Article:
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Cancer is a disease that results from cumulative genetic changes. Sporadic mutations take place in all cells of the body and may lead eventually to a cell that is transformed and whose progeny develop into a cancer. Any agent or process that increases genetic changes will increase the probability of a cancer developing, so that minimizing the incidence of cancer requires identification of and avoidance of exogenous agents (ie, carcinogens) that can cause it (Okey and Harper, 2007; Loeb and Harris, 2008). Carcinogens include chemical agents (Wogan, 2004), many of which are known to be mutagenic (described in Section 5.2), ionizing and ultraviolet radiation (Chap. 9, Sec. 9.2.2 and Chap. 15, Sec. 15.4.1), and some viruses, which can introduce oncogenes into the human genome (Chap. 7, Sec. 7.4.4). Although the mechanisms that lead to cancer differ following exposure to these different types of exposure, there are some common properties.

5.1.1 Tumor Initiation, Promotion, and Progression

Both epidemiologic and experimental studies have confirmed that a latent period (often decades in humans) exists between the exposure to a carcinogenic agent and the appearance of cancer. This knowledge led to the formulation of a sequential model that divided the carcinogenic process into 3 stages, termed tumor initiation, tumor promotion, and tumor progression.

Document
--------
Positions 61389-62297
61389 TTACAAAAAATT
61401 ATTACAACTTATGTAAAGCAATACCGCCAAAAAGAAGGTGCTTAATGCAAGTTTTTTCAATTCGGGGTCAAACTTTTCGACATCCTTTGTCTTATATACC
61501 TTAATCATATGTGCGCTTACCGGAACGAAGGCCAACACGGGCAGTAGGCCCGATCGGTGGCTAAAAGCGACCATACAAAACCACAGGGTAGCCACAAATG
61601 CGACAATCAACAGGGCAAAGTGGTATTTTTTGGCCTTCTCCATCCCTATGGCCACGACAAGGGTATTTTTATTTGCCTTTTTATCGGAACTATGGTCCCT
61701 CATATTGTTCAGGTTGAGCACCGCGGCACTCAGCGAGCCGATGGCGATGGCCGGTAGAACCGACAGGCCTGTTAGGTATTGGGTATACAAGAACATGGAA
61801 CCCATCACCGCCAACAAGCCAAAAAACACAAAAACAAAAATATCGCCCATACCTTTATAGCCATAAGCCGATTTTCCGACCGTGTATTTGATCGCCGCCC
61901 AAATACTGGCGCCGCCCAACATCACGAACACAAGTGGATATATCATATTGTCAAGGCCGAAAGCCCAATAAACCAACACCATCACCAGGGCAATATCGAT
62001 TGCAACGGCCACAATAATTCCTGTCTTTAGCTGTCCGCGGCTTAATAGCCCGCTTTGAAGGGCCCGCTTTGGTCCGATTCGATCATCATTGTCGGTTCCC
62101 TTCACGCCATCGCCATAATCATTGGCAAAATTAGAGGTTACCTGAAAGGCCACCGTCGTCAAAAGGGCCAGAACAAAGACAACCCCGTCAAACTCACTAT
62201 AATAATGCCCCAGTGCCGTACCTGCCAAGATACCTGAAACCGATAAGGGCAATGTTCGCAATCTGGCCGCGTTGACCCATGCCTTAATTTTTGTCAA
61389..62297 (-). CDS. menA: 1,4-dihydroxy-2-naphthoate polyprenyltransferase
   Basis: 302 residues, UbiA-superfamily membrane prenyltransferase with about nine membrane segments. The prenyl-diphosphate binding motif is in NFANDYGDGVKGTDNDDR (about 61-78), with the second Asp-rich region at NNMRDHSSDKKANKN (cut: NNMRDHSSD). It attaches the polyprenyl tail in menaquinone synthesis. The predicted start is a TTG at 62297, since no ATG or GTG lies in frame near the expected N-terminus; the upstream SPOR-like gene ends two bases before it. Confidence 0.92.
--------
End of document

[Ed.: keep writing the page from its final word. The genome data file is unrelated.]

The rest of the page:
Tumor initiation is the process by which a carcinogenic agent interacts with DNA to produce damage that, if not repaired before the next cell division, could lead to error-prone DNA replication, resulting in fixation of mutations within the genome of individual cells. The efficiency and fidelity of DNA repair (see Chap. 9, Sec. 9.3) and the balance of cell proliferation and cell death are important in determining if this process leads to cancer. If a mutation disrupts the function of a gene whose product plays a role in maintaining the terminally differentiated function of the cell, the cell may acquire an altered (usually less differentiated) phenotype. Although initiation is irreversible, not all initiated cells will go on to establish a tumor, as many of these cells may die by apoptosis (see Chap. 8, Sec. 8.4), and further proliferation-enhancing signals are required for initiated cells to progress along the pathway to autonomous (cancerous) growth.

Tumor promotion involves the clonal expansion of an initiated cell as a consequence of events that alter gene expression, so as to provide the cell with a selective proliferative advantage. Although there is no single unifying mechanistic feature of tumor-promoting agents, they tend to be nongenotoxic and to cause cells to divide but not to differentiate terminally or die, resulting in the survival and proliferation of preneoplastic cells and the formation of benign lesions such as papillomas, nodules, or polyps. Many of these lesions may regress spontaneously, but a few cells may acquire additional mutations ...

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